Flu season is once again upon us. At Urgent 9 – Urgent Care and Imaging Center, we want you to be prepared for the 2015-2016 flu season. So, here’s what you need to know about the flu for the upcoming season.
The “flu” is short for “influenza.” The flu is a virus that attacks the upper and lower respiratory tract. It is a common misconception that the flu entails nausea, vomiting, and diarrhea. This is actually called “gastroenteritis.”
The flu is also commonly mistaken for the common cold – both involve the respiratory system. Similar symptoms include a cough, a sore throat, congestion, headaches and chest discomfort. However, the flu will also be accompanied by a high fever that may last several days, chills, body aches, and weakness. Unlike a cold, the flu has a tendency to develop into pneumonia, especially in the very young and the elderly.
The flu has no cure. It simply has to run its course. Antiviral medications, such as Tamiflu (oseltamivir), have proven effective if taken within two days of getting sick. These medications can help shorten the duration of the illness, can lessen the symptoms and can prevent complications, such as pneumonia. Aside from a prescription for an antiviral medication, rest and proper intake of fluids are important.
There are several steps that can be taken to prevent becoming sick with the flu. Proper handwashing is perhaps one of the most important steps that can be taken. Avoiding contact with those that are ill is helpful. Avoiding touching the face – specifically the eyes, mouth and nose is important. In general, practicing good habits is essential – these include proper sleep, hydration, exercise, and staying hydrated. The flu shot is also recommended. The CDC recommends the flu shot to anyone over the age of 6 months. Typically, flu shots are available beginning in October, so it is wise to get vaccinated as early in flu season as possible.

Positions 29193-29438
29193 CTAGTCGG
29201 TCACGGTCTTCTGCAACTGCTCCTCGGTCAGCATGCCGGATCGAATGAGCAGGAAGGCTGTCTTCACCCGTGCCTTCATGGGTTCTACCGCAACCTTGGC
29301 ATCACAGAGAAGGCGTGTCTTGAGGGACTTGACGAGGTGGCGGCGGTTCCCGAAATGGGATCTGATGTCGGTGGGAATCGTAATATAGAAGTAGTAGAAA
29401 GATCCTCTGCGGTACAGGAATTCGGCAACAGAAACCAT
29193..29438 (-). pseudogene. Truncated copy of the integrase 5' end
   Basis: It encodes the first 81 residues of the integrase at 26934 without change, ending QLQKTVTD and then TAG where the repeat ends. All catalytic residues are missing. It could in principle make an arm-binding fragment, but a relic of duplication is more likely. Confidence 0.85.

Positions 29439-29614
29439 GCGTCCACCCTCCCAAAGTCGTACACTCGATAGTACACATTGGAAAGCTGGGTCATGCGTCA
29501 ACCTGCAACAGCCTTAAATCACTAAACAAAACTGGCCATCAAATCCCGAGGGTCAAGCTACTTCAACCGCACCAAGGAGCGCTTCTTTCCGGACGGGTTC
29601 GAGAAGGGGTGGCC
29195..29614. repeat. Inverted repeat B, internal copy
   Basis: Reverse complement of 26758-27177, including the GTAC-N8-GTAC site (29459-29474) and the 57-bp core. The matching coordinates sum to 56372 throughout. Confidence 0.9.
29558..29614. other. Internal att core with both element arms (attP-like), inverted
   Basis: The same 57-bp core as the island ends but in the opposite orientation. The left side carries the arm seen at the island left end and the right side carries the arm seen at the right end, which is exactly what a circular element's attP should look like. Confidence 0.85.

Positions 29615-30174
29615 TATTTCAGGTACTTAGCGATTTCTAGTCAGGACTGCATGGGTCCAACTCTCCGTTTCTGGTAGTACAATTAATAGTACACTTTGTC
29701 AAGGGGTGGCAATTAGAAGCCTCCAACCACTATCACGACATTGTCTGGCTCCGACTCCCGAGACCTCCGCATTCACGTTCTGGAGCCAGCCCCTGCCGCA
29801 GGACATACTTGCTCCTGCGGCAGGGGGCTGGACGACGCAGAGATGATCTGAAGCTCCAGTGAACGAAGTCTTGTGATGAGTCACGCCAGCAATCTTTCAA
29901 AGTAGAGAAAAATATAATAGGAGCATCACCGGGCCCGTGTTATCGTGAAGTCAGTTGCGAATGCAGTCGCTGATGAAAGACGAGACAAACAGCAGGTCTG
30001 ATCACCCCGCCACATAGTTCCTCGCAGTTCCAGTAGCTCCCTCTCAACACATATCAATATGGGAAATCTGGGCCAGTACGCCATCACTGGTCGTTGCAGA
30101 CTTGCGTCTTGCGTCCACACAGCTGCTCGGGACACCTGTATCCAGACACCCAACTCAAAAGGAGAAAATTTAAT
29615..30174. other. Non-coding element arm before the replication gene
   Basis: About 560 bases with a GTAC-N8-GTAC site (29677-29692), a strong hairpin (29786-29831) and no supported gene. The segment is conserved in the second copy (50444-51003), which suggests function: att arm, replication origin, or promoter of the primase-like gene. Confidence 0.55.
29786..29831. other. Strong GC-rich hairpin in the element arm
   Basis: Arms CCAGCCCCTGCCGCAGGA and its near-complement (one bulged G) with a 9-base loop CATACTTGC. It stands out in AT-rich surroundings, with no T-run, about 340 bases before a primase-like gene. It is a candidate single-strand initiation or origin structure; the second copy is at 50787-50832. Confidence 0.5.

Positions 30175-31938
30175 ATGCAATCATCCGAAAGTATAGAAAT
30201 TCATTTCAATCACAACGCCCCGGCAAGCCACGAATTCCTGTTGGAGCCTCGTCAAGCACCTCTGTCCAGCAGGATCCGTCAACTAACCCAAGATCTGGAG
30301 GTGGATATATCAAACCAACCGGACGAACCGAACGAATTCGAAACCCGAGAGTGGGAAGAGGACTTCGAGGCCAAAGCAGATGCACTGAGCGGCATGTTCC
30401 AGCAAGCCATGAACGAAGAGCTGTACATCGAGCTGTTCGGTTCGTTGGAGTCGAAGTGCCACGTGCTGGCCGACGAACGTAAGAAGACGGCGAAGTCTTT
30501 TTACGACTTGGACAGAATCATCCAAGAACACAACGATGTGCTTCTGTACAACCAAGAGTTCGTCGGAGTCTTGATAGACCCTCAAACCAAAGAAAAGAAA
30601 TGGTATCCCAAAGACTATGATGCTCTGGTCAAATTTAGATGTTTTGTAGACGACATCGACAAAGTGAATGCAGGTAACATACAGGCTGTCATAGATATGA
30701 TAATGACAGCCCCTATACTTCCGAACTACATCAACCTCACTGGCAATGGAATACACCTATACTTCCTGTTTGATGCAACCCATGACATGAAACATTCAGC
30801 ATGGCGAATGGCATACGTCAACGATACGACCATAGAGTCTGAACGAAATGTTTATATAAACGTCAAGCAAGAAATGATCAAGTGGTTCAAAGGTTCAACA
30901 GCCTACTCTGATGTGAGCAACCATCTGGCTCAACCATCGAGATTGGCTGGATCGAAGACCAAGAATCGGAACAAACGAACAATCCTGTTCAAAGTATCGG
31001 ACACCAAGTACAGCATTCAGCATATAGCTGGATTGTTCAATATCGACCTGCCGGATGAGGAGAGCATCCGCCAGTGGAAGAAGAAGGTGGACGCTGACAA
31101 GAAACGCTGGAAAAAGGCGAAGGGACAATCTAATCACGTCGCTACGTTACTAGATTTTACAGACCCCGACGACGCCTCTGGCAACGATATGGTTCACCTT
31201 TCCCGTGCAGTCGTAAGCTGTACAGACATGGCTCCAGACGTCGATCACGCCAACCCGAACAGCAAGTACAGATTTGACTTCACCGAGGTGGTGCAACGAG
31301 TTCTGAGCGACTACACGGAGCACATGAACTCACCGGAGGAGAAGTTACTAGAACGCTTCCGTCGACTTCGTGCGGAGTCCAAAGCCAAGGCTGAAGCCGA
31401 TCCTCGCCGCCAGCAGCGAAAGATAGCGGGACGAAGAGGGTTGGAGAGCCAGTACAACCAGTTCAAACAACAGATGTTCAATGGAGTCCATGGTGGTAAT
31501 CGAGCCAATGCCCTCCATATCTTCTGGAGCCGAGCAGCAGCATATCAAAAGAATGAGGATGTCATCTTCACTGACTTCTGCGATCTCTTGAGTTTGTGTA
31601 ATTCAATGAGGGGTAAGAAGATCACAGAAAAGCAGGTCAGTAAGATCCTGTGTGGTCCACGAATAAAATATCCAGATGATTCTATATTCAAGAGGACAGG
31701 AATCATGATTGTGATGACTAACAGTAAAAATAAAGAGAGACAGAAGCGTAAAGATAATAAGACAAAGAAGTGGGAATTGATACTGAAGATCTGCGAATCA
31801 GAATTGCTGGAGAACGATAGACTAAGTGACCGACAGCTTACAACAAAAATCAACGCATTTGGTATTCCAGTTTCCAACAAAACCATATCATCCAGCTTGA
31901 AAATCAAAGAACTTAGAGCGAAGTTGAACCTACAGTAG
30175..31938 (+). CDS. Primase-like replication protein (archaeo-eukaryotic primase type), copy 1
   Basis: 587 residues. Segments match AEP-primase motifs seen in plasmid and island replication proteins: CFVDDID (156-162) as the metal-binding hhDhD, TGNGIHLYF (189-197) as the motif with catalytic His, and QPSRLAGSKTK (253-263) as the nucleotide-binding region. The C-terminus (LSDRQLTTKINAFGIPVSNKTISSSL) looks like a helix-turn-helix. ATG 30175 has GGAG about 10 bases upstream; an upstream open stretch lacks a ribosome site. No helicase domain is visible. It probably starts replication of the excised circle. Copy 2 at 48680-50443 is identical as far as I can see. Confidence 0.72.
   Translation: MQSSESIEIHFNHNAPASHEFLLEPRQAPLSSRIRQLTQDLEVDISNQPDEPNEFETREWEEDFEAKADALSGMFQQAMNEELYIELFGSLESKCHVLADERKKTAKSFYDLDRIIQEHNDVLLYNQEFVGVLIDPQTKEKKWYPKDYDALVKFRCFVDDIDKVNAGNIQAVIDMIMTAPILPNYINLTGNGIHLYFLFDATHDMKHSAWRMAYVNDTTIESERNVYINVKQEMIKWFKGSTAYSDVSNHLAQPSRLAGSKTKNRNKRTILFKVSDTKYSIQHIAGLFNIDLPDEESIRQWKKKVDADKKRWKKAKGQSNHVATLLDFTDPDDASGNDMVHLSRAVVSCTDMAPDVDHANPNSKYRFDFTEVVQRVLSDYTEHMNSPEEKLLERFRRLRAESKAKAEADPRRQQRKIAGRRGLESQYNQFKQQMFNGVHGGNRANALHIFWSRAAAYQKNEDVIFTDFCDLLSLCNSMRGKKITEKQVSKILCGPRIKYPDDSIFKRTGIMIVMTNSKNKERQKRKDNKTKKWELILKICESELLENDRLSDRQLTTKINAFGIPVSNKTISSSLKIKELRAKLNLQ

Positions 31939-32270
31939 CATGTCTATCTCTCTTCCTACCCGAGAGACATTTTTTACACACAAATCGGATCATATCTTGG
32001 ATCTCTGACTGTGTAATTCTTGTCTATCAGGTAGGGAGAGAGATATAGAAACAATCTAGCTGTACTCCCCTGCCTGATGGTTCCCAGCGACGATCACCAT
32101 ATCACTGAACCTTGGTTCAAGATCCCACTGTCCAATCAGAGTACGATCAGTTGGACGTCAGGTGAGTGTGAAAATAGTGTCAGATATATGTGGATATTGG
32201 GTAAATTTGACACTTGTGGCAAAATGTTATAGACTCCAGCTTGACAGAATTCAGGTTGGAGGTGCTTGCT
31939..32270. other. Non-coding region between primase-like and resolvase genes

Flu shots are typically covered by insurance. Check with your insurance provider if you have doubts that they will cover the vaccination. Certain employers will also pay for the vaccine. Otherwise, for the uninsured, the flu shot can cost anywhere from $5 to $30, depending on location.
The flu shot WILL NOT give you the flu. It is possible to still get the flu, even with the vaccine. If you are exposed to the flu before the flu shot has become effective, you may get the flu. The flu shot needs about 2 weeks before antibodies are developed that protect from the flu. The flu vaccine covers only the strains that the CDC predicts will be prevalent; if you come into contact with a different strain of the flu, you may become sick. However, there is good news – the vaccine may decrease the severity of the flu, should you develop it.